How to install gravel base for putting greens and artificial grass.

Compacted "1/4 inch - Minus" gravel

Artificial grass is water, time, and money efficient. Are you contemplating giving your property artificial turf? There are more factors at play than just turf. You’ll also need an underbase. Learn more about the three different types of artificial grass sub-bases.

In contrast to conventional lawns, artificial grass is not frequently employed in grassy regions. It is also used around pools, patios, and concrete decks. The area underneath that artificial grass is known as the sub-base. Pick the best sub-base for the most stunning artificial grass.

Most grasslands have soil, and that soil swells and varies during cold and hot, dry and rainy circumstances. If you do not take notice of this sub-foundation, your grass can develop creases, holes, or weak patches. Surfaces become uneven as a result.

Install a sub-base to replace the natural soil’s vast surface with one that is less expansive. You can use your lawn for many years if it is installed properly.

There are several different sub-bases:

  • Crushed Miscellaneous Base (CMB)
  • Class II road base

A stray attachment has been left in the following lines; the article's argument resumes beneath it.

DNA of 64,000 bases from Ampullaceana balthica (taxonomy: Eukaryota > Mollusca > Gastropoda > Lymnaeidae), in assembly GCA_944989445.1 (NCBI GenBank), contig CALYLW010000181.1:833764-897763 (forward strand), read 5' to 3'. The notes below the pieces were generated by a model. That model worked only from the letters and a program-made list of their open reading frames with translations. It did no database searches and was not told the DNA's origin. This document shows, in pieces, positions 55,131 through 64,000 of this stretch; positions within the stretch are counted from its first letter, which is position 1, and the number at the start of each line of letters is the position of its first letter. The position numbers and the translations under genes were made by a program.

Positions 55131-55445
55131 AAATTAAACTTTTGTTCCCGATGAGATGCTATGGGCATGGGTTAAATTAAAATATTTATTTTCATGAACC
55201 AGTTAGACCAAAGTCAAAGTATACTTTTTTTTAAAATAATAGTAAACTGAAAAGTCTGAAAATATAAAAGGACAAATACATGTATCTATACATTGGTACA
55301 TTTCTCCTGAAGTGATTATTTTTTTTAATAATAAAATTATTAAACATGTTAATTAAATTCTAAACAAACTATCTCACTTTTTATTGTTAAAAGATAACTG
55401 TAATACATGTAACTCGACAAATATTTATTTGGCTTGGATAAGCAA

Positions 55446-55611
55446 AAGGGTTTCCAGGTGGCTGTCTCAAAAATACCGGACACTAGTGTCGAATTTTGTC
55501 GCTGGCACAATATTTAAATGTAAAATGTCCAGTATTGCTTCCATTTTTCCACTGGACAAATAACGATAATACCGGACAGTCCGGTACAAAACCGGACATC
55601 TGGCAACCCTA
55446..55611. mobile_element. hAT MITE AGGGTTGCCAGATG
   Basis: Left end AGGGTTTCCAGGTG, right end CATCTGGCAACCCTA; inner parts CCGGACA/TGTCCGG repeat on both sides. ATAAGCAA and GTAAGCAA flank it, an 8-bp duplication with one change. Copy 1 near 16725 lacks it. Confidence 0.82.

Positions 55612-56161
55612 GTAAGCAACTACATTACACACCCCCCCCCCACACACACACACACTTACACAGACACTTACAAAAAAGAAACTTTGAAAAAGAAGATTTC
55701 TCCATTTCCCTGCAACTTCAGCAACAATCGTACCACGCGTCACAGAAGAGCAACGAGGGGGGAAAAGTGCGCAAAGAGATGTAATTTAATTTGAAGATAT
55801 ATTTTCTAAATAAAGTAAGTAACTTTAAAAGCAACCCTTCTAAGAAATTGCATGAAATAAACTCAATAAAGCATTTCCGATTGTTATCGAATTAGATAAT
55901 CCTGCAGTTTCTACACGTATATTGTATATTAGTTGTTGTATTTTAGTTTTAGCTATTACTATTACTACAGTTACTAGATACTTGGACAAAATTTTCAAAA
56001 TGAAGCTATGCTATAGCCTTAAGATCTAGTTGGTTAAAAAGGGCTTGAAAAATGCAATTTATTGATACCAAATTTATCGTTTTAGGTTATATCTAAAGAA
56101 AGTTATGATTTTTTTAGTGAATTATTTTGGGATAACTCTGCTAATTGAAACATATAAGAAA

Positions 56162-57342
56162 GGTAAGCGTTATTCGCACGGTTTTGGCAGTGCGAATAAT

• Decomposed granite (DG)

CMB is composed of recycled concrete or asphalt mixed with sand and gravel ranging in size from 3/4″ to fine sand.

The most costly CMB variation is the Class II road base. Due to extensive testing, it is more costly. The Class II road base is not necessary for the majority of individuals. 

The DG is made of granite. It is worn and breaks into minuscule, fragile rock fragments that are a combination of sand, gravel, and clay particles the size of silt.

The CMB is the option that is most frequently used for landscaping. It’s inexpensive and simple to compress. Though more expensive than CMB, DG results in a smoother look.

The DG option is perfect if you’re constructing putt courses with artificial turf. Compared to CMB, DG is less porous.